Skyrmions: Scientists unfreeze potential of incorruptible quantum memory
Fri 9 Oct 2015
Researchers have achieved a breakthrough in quantum memory, creating ‘skyrmions’ at room temperature – a development which holds the potential for new types of computer memory which never loses the data it stores.
Named after British physicist Tony Skyrme, the ring-shaped magnetic effects had until recently only been seen under extreme laboratory conditions.
The researchers explain in the paper Realization of ground-state artificial skyrmion lattices at room temperature [PDF] that the magnetic forces contained in each atom in a magnet – known as their ‘magnetic moments’ – align in the same direction. However, under certain conditions spots can appear on a few magnetic materials, such as MnSi and FeCoSi, where the moments bend and twist, creating a spinning ring pattern. The elasticity possessed by these effects creates a shield against external interference, making it extremely difficult for any data stored to be corrupted, even if there is physical damage to the material or if it comes in contact with a rogue magnetic field.
Previously only formed at very low temperatures and under ‘finite’ magnetic fields, scientists led by Dustin Gilbert, a graduate student at the University of California, Davis, and Professor Kai Liu, recently designed a method for generating stable magnetic skyrmions at room temperature and without a magnetic field.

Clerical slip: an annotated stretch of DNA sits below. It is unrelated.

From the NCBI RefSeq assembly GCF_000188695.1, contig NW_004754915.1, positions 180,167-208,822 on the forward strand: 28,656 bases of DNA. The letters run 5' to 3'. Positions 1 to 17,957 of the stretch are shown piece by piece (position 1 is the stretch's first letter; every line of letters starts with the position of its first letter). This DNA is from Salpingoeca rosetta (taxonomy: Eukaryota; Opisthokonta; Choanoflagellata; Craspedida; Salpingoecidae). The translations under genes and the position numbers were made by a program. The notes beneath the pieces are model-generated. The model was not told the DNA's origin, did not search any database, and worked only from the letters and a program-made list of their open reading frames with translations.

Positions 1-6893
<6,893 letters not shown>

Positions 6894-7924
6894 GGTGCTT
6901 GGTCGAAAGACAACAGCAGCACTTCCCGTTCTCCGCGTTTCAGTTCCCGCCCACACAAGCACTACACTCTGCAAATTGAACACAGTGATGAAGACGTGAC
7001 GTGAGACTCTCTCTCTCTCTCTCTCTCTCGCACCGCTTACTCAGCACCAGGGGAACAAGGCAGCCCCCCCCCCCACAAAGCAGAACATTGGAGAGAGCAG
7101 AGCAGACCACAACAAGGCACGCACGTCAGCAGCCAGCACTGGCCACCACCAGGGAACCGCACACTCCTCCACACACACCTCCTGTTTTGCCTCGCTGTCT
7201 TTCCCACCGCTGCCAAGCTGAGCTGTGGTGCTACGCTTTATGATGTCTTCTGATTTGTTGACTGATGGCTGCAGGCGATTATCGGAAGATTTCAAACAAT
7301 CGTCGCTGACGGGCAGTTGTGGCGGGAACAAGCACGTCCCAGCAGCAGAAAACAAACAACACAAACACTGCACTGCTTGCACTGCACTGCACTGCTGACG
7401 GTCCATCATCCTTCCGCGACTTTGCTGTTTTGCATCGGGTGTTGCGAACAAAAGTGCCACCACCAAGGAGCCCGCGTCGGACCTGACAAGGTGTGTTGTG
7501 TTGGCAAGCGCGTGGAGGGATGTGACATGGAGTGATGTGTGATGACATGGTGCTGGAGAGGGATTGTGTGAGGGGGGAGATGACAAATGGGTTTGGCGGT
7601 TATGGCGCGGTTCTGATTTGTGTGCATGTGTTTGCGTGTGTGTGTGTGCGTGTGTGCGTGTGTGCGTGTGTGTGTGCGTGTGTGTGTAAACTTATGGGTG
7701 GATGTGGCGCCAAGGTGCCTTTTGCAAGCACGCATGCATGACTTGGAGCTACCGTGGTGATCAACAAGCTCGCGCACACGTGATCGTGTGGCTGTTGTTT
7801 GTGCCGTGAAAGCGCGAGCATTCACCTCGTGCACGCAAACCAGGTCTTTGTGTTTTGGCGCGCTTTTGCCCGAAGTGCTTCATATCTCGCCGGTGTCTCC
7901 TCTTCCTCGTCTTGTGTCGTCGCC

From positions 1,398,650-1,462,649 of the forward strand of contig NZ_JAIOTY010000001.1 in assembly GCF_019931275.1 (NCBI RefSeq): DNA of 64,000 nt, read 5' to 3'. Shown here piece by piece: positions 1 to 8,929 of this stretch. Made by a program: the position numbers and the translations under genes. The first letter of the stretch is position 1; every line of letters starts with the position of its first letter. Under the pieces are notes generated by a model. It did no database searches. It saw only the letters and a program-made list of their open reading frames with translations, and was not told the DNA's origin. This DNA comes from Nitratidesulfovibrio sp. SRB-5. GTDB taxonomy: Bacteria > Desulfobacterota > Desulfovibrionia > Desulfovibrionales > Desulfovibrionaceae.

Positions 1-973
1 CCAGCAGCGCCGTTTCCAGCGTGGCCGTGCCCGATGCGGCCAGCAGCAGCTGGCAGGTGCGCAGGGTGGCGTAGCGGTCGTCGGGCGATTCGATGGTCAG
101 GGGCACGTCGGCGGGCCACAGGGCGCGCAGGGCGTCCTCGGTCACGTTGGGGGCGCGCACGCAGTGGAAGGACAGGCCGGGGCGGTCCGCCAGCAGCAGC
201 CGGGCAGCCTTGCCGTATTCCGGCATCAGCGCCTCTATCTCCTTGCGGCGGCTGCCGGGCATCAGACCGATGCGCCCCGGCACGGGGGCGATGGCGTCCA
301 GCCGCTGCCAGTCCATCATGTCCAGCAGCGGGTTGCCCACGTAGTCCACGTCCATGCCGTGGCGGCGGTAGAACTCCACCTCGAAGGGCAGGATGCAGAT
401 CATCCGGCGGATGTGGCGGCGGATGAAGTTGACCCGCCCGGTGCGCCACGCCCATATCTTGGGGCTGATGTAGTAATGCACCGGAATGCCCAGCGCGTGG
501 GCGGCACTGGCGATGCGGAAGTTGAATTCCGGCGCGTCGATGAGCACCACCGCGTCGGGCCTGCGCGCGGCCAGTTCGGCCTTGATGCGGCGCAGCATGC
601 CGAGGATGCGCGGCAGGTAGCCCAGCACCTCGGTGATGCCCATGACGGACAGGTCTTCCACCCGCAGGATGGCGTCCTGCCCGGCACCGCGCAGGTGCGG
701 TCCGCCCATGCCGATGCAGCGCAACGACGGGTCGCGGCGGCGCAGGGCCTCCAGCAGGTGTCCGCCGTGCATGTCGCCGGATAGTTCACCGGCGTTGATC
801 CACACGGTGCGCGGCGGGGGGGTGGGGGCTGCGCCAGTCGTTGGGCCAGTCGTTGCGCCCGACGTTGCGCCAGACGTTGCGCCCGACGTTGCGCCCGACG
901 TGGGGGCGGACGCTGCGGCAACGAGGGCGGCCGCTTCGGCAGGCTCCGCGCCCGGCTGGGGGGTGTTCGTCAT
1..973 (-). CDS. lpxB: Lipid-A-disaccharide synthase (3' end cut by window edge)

The new approach, confirmed by a team of physicists from the National Institute of Standards and Technology (NIST), involves positioning rows of small magnetised cobalt disks on top of a thin cobalt and palladium film. Neutrons were used to see through the disks, and verify that the skyrmion configurations were produced.
Gilbert suggests that the findings are an important development in spintronics– a research field investigating the effect of magnetics on data storage and processing. He hopes that the achievement will bring skyrmions into real-life data storage applications, as well as other innovative magnetic and nanoelectronic use cases.
“The idea that has been discussed is that, for example, you could just push these stable magnetic bundles in single file down a line and read their data. The advantage here is that you’d need way less power to push them around than any other method proposed for spintronics,” said Gilbert.
Future skyrmion studies will look at how to manipulate the magnetic effects, but for now Gilbert wants to start exploring the potential application for skyrmions in technology — “the playground is open.”